VCI / VpCI

What means VCI

The definition of corrosion inhibitor favored by the National Association of Corrosion Engineers (NACE) is a substance which retards corrosion when added to an environment in small concentrations. Corrosion Inhibitor function by one or more of these mechanisms:

  1. By adsorption as a thin film on the surface of a corroding material
  2. By inducing formation of a thick corrosion product
  3. By forming a passive film on the metal surface
  4. By changing characteristics of the environment either by producing protective precipitates or by removing or inactivating an aggressive constituent.

Unlike the protective coating and desiccant methods, the VCI method offers both active and passive corrosion protection. The chemical corrosion process is actively influenced by vapor phase and contact phase inhibitors. The VCI molecules are deposited on the metal surfaces as a monomolecular layer and inhibit corrosion.

VpCI stands for Vapor-phase corrosion Inhibitor and is a registered Trademark to the Cortec® Corporation to make clear that Cortec® VCI's have a real Vapor-phase Corrosion Protection and not only a contact phase as most of the VCI do.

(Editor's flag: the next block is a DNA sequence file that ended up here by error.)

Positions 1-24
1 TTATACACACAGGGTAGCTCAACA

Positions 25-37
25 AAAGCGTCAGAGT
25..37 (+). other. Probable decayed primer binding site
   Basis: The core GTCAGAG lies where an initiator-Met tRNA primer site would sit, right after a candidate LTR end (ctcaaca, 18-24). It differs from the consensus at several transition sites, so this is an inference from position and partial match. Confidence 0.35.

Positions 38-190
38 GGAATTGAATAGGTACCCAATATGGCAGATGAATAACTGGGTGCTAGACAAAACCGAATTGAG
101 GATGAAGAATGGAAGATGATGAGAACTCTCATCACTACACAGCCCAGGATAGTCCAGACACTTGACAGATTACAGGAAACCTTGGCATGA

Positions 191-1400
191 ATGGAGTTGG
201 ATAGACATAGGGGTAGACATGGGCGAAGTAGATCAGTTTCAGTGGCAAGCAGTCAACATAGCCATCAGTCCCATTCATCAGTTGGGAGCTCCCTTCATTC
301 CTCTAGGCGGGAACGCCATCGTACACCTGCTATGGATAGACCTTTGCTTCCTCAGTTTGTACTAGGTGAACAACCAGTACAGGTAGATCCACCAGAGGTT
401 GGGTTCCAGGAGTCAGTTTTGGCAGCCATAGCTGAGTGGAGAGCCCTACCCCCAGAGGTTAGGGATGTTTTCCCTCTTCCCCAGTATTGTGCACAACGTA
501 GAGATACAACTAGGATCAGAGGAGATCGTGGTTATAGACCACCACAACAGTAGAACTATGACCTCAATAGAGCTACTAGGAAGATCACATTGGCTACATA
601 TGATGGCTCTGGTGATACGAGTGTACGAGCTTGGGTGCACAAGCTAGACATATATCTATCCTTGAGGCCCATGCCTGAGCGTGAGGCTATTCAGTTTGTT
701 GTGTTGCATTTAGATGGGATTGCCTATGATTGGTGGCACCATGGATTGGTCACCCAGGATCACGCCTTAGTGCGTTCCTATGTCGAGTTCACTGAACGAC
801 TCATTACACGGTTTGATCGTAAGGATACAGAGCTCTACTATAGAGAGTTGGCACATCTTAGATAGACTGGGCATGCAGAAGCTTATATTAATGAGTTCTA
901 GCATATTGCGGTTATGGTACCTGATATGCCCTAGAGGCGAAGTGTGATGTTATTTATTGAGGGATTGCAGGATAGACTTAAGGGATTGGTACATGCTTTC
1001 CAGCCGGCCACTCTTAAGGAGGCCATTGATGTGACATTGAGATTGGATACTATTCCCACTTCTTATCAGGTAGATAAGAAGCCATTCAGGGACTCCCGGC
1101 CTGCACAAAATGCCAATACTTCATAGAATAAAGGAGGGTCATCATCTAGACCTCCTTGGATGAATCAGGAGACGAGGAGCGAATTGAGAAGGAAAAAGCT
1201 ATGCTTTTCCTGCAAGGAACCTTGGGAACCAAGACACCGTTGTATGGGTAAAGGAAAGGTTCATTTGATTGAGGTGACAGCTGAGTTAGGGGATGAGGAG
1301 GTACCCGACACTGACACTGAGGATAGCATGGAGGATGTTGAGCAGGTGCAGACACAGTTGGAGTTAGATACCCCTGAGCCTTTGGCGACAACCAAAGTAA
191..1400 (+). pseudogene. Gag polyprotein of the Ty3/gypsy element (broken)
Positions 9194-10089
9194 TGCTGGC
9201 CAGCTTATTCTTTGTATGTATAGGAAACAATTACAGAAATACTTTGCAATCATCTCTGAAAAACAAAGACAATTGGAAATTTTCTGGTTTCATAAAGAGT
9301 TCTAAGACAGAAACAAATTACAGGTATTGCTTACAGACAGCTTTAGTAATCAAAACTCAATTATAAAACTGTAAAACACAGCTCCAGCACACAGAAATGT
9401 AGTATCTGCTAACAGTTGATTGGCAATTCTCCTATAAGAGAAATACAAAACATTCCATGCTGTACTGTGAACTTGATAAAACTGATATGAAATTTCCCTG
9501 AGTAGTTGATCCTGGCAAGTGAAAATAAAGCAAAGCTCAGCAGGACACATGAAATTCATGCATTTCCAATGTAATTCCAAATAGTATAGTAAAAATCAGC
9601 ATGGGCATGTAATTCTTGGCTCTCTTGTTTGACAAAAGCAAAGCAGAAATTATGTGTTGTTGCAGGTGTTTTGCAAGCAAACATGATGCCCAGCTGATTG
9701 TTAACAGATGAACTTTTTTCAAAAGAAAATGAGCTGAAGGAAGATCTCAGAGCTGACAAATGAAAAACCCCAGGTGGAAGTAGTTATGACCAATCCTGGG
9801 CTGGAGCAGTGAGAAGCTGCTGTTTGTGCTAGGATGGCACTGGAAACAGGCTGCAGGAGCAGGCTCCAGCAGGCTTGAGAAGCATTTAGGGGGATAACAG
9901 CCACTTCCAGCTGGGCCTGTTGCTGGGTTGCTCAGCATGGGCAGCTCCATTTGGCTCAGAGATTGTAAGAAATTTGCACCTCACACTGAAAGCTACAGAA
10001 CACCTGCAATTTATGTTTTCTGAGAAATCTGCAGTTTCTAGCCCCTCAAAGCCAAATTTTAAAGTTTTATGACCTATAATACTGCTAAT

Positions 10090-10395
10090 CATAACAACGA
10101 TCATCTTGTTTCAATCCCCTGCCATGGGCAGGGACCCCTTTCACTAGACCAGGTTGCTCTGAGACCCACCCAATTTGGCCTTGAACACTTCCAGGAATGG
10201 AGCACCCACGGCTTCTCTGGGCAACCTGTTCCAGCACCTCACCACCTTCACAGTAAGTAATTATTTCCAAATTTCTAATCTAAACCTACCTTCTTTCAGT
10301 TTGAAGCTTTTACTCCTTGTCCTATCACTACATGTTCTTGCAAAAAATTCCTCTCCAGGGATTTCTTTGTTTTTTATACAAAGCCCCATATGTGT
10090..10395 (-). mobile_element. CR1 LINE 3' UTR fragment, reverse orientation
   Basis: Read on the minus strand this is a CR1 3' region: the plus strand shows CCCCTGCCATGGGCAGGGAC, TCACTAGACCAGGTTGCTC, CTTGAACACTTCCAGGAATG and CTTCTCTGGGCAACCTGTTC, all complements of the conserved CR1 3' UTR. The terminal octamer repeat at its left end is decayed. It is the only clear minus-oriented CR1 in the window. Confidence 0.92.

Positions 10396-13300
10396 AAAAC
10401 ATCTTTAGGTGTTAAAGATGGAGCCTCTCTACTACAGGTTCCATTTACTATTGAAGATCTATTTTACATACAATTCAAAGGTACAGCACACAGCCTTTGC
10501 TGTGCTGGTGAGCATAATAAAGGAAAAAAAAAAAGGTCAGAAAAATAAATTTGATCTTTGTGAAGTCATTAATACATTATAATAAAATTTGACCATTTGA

How VpCIs Work

VCI-Schaubild
Ionic Action of VpCI™ Creates a Molecular, Inhibiting Layer.
Vapor-phase corrosion inhibitors deposit from a vapor phase on the metal surface to be protected. Therefore, Vapor-phase corrosion inhibitors are protecting as long as there is sufficient inhibitor in the vapor phase surrounding the metal to maintain a condensed phase on the surface. The vapor phase acts only as a transport medium from a source to the metal site.

Unlike the protective coating and desiccant methods, the VCI method offers both active and passive corrosion protection. The chemical corrosion process is actively influenced by vapor phase and contact phase inhibitors. The VCI molecules are deposited on the metal surfaces as a monomolecular layer and inhibit corrosion.